Nvidia’s AR can overlay what we see with the same functionality that allows an autonomous system to recognize the world around it. Imagine a digital display (or windshield) that displays real-time directions, point of interest, and alters you of dangers around your vehicle.

6 Byton: Autonomous Cars Of The Future

via crackberry.com

Byton was an unknown startup that claimed they would “change what it means to drive.” At CES, they introduced an all-electric concept that is billed as more of a mobile device than a car. Byton says its production car will have level-3 and level-4 autonomous qualities: they’ll use facial recognition instead of keys, they’ll be operated by hand gestures, and they’ll use Amazon Alexa-powered voice commands.

Byton cars will have between 248 to 328 miles of all-electric range, and will have 523 pound-feet of torque. Their endeavor is to make the car as appealing and easy to use as a smartphone, and to have production models starting at just $45,000 within the next couple of years.

5 Collaborative Monetization

via autopalace

I’m aware that each entry in this article seems to be getting more and more complicated and technologically confusing, but that’s the way the future is looking. Today, the auto industry has a typical “go-it-alone” approach to vertical integration, but the future will have companies collaborating in areas outside their space to seek new ways to profit from disrupting trends. As we’ve touched on, activities like car- and ride-sharing will create new residual value in cars will engage with a new consumer demographic.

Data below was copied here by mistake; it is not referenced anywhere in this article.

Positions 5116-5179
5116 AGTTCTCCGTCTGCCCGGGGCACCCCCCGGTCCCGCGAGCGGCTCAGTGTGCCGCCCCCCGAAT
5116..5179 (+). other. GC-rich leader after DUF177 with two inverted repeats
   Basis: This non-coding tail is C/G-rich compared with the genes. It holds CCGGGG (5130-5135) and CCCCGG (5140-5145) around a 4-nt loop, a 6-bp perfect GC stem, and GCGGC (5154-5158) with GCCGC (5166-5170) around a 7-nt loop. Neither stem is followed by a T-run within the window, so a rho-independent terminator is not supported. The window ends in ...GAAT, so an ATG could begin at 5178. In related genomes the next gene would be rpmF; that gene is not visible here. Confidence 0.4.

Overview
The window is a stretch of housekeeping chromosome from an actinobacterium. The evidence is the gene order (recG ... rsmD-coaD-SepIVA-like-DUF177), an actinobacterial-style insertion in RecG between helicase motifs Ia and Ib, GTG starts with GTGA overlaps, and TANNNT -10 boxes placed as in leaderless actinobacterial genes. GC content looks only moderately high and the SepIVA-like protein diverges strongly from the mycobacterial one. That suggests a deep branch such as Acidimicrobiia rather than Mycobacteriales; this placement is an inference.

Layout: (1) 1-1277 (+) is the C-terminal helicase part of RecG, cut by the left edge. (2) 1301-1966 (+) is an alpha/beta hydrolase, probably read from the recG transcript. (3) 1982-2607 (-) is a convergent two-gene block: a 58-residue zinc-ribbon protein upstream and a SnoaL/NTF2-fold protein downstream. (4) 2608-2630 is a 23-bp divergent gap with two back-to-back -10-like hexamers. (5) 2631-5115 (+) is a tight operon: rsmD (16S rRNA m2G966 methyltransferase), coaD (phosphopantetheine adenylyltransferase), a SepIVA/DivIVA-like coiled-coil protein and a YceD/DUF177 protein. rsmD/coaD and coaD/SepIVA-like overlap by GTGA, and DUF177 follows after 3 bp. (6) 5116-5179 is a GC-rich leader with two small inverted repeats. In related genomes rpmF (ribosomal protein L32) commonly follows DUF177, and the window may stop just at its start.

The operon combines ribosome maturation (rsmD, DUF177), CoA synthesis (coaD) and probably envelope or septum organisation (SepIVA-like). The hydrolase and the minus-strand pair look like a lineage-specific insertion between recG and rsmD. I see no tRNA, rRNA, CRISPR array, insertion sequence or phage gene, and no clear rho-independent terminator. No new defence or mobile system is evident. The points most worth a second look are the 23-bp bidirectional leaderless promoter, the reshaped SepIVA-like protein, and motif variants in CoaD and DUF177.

Auto equipment manufacturers will move to create leasing organizations and dealer networks that will deal with partial ownership and vehicle servicing.

The car-sharing business model will act as a pay-by-the-minute or –mile, where equipment manufacturers will still own the physical asset (the car). This will allow original equipment manufacturers (OEMs) to write off car costs across multiple transactions, not just a single sale, thus creating better profitability options.

4 Predictive Analysis

vi medium.com

In the near future, we will see a huge jump in the reliance on advanced software and big data to transcend the car industry. This advanced software will be seen mainly in predictive analysis, which uses techniques like data mining, statistics, modeling, machine learning, and artificial intelligence to analyze current data and make predictions about the future.

This intelligent technology will be critical in dealing with cost, competition, globalization, market shifts, and volatility.

Here’s one way predictive analysis might work: Original equipment manufacturers (OEMs) will give real-time insights to customers and will be able to adjust production schedules and tweak marketing campaigns on the fly, thus minimizing inventory loss and streamlining supply chains. For consumers, they’ll be able to find cheaper insurance, and predictive analysis might be able to idenfity a car problem and fix it before the car breaks down, meaning CPU updates will be proactive. How crazy is that!?